Furthermore, immigration judges often don’t have a background in immigration or any knowledge of the issues affecting the immigrants that come before them: the training they receive is on the laws and procedures. There is a broad under-estimation of how dangerous the situation on the ground is in Central America. And it is bad: O’Rourke said that essentially a hundred percent of her female clients from Central America have been victims of gender-based violence, including those who have been in the United States for 20 years and were affected before they left. However, it is becoming more prevalent, and gangs have been weaponizing rape and impregnating girls and women as a tool of control. Many of O’Rourke’s clients have told her that “if there’s no blood, the police don’t even think about coming,” but regardless of any ostensible investigation there is very little will to hold perpetrators accountable, especially if those perpetrators are members of the police, or government officials, or gang members, which many are. 

What’s more, recent developments in immigration law that are forcing asylum seekers to stay in Mexico while they pursue their case are actually preventing them from accessing justice. Logistically these changes make it so that the respondents have to to show up at the border on the day of their case and try to get let in and try to make it to court in time, and reports from the border are showing that that’s not happening. So respondents are being denied the right to present their case. The safe third country agreement signed with Guatemala is ironic because there are also women fleeing Guatemala for reasons of insecurity, and migrant women, in particular, are especially susceptible to violence, so if incoming women are from Honduras and El Salvador they’re susceptible to violence at a higher rate than local women in Guatemala and Mexico. 

The initial remarks were followed by a question and answer session with the audience. 

If the criminal justice systems in these countries were able to hold perpetrators accountable if impunity was reduced for these forms of violence, what effect would that have on the push factors for migration?

O’Rourke: I think one of the fundamental misunderstandings about migration is that it is something people actively want to do: the truth is that people don’t want to permanently leave their country. Any improvement in countries of origin in reducing impunity may help stem the flow of migration. However,  many women are not able to be economically independent either as a single woman or single mother, so there are reasons beyond lack of police response and lack of accountability for violence that keep women in abusive relationships. Another reason that many women would not want to leave a relationship is because single women and single mothers are at increased risk of attention from gangs because they don’t have a man in the house. Reducing impunity is a great first step, but there’s a lot more that would need to be done in order for women to truly be able to leave problematic relationships.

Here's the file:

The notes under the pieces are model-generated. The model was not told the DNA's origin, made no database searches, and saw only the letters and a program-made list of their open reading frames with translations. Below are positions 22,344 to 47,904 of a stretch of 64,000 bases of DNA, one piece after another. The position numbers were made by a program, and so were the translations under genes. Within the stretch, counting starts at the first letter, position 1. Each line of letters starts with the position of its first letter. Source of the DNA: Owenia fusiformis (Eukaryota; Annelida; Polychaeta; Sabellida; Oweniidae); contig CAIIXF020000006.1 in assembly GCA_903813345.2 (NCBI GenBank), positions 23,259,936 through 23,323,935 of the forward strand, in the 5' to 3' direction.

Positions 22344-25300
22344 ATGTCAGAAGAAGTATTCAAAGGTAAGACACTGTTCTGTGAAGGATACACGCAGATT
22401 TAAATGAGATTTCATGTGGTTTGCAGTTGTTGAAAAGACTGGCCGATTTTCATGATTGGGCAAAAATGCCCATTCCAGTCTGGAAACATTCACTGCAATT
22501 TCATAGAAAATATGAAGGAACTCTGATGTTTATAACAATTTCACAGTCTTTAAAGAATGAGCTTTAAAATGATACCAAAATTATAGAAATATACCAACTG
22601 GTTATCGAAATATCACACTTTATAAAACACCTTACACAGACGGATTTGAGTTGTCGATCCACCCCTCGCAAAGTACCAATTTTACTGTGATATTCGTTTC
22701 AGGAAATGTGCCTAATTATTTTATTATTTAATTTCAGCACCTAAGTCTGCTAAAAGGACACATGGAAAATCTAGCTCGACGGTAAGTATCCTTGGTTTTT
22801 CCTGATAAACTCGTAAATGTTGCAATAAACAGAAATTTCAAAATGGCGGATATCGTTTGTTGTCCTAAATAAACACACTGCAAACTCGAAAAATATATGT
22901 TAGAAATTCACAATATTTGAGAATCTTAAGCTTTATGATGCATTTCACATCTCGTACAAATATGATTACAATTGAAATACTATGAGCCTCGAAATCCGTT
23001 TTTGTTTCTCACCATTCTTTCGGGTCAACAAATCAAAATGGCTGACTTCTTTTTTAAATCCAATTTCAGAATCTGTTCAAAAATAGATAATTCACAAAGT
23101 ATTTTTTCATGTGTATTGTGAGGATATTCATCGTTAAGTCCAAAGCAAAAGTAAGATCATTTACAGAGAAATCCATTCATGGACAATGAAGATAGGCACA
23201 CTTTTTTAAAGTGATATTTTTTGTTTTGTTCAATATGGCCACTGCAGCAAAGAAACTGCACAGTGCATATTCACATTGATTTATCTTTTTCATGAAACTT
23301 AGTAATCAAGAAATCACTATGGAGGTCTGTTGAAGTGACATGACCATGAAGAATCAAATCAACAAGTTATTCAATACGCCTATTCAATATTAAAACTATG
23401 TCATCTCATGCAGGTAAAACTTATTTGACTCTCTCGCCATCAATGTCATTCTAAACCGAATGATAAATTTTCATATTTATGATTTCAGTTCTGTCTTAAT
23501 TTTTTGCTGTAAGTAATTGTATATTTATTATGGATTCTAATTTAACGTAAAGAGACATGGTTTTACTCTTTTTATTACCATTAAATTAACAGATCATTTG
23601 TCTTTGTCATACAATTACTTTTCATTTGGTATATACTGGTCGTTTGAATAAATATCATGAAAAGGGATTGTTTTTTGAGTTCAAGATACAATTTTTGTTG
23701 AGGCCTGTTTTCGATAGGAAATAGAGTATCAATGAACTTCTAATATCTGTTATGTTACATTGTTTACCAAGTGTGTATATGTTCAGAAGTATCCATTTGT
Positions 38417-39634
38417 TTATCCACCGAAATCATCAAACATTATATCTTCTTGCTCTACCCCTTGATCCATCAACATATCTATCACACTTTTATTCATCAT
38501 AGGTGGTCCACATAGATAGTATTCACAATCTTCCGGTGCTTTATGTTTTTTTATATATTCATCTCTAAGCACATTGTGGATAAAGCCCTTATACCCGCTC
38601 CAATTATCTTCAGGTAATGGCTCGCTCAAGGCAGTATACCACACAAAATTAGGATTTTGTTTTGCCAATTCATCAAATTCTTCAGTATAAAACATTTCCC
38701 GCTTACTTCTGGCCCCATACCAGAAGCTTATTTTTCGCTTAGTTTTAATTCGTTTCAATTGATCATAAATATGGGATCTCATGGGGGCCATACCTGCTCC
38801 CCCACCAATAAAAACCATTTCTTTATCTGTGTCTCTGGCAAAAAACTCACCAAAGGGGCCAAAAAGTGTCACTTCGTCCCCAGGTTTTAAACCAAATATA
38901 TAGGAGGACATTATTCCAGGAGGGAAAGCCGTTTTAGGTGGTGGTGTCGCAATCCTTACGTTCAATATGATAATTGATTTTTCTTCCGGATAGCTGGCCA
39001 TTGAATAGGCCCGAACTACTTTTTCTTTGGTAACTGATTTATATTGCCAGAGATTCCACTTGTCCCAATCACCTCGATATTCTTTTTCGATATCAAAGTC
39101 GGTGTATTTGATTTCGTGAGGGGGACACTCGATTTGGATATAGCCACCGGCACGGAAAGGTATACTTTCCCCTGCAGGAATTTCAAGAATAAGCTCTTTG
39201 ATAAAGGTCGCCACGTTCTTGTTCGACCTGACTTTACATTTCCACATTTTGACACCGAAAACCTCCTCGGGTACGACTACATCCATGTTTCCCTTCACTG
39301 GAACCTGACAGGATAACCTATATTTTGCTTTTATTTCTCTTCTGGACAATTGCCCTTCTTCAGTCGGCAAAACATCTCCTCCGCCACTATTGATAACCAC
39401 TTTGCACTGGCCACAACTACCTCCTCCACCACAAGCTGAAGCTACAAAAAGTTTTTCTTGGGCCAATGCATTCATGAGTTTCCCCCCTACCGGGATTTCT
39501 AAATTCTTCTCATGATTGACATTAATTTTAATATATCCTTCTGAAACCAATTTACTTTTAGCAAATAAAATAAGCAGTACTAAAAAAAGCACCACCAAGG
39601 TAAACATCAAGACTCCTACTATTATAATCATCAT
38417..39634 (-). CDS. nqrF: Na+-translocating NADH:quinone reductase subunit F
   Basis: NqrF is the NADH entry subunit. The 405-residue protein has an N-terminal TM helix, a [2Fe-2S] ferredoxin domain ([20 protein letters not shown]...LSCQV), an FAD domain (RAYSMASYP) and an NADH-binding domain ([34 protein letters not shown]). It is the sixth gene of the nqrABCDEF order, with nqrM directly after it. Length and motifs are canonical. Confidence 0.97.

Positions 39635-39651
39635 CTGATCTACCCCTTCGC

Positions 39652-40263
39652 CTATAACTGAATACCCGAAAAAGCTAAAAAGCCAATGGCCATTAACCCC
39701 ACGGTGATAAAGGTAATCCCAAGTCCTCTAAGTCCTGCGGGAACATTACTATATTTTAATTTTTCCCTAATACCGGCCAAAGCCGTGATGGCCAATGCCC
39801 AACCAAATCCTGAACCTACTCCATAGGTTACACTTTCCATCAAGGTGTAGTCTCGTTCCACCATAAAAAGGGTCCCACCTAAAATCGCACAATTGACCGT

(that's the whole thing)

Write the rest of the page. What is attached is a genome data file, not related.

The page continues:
What kind of existing programming is there in the region to mitigate femicide and violence against women? 

Jenkins: Internationally speaking, there is the MIRPS (Marco Integral Regional de Proteccion y Soluciones) framework led by the UN which has countries in the region – both countries of origin and countries of asylum – coming up with how to make their asylum systems more responsive to to the needs of women and the particular experiences that they’ve had  in their journey as refugees. Within the MIRPS framework there are specific actions that go towards trying to identify the protection needs of women when they’re in-country and get them better access to any of the protection mechanisms that exist at a local level and also trying to help countries better understand the dynamics of protection, for instance, having asylum authorities well briefed on identifying these particular issues both in terms of the legal analysis that goes into a claim for asylum based on gender-based violence but all and understanding country of origin conditions. 

What’s happening to the people who are rejected and returned to Central America? Where do they end up, and what is the recidivism rate, how many are attempting to return to the United States?